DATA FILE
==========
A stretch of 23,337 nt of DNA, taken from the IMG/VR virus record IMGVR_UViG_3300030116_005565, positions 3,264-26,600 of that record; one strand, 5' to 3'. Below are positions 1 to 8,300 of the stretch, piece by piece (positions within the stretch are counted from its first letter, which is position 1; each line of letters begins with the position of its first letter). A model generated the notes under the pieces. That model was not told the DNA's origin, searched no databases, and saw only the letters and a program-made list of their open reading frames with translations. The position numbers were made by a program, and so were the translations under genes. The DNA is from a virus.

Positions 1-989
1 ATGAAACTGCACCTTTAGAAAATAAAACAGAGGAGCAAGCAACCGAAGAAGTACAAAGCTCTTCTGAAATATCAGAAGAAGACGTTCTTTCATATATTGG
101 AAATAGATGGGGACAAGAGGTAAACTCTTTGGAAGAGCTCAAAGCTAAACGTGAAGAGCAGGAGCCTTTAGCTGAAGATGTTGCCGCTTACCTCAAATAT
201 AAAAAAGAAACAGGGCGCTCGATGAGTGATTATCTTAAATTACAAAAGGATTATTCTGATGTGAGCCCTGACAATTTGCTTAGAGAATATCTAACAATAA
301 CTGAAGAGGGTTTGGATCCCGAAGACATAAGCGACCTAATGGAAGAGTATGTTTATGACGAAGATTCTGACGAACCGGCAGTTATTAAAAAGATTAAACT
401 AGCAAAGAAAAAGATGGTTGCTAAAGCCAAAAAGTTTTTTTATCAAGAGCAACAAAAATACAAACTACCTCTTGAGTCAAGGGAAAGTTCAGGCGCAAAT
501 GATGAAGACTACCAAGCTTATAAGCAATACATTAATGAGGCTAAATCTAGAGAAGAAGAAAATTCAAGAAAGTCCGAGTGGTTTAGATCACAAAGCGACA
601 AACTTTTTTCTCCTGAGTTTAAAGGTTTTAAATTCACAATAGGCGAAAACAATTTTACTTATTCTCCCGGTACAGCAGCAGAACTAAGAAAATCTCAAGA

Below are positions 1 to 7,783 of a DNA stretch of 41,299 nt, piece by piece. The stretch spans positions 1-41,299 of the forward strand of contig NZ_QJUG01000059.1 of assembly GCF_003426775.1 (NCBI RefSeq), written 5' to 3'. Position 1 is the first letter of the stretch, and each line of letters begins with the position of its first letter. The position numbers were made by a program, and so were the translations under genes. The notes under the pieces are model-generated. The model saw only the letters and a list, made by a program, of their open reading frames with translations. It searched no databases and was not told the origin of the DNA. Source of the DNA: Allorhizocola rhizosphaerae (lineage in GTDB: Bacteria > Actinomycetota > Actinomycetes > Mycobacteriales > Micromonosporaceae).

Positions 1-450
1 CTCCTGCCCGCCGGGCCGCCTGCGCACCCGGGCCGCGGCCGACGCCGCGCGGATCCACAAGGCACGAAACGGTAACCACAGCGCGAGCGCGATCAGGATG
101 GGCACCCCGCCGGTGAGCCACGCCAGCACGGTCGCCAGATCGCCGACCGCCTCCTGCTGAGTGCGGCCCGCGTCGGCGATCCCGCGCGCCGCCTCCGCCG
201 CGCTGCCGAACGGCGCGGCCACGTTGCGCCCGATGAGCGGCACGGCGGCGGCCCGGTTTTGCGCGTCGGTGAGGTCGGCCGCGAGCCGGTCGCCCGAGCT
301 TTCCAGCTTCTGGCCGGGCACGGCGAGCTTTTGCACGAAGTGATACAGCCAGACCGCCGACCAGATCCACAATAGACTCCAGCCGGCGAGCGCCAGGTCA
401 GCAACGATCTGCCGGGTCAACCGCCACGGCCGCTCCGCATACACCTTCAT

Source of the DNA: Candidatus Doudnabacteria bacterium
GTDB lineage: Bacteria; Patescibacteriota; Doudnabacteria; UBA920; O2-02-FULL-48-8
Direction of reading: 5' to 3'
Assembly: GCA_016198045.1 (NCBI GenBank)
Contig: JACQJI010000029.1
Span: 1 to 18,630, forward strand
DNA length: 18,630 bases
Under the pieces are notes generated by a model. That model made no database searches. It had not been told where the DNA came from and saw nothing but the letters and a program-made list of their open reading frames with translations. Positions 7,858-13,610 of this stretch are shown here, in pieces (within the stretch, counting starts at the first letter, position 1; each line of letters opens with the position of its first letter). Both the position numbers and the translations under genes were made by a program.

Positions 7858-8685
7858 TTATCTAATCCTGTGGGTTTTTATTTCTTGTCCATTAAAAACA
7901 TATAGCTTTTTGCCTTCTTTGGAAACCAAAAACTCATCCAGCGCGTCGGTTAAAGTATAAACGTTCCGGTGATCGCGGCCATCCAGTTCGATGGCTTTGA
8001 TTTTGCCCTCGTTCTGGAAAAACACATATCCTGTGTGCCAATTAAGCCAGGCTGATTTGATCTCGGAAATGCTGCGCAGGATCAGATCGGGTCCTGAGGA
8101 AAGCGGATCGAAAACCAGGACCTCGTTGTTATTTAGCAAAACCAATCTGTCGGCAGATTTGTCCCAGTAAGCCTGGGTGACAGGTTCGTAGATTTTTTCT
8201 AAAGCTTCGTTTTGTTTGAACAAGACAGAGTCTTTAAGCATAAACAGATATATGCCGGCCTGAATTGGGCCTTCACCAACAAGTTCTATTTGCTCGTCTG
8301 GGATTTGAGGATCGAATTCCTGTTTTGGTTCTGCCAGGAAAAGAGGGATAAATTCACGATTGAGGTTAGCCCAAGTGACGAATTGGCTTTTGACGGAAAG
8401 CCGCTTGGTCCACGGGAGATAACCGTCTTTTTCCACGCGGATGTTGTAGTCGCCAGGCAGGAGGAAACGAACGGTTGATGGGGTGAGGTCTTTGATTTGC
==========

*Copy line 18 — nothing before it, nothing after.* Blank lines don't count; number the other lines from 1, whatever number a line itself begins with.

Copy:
GTDB lineage: Bacteria; Patescibacteriota; Doudnabacteria; UBA920; O2-02-FULL-48-8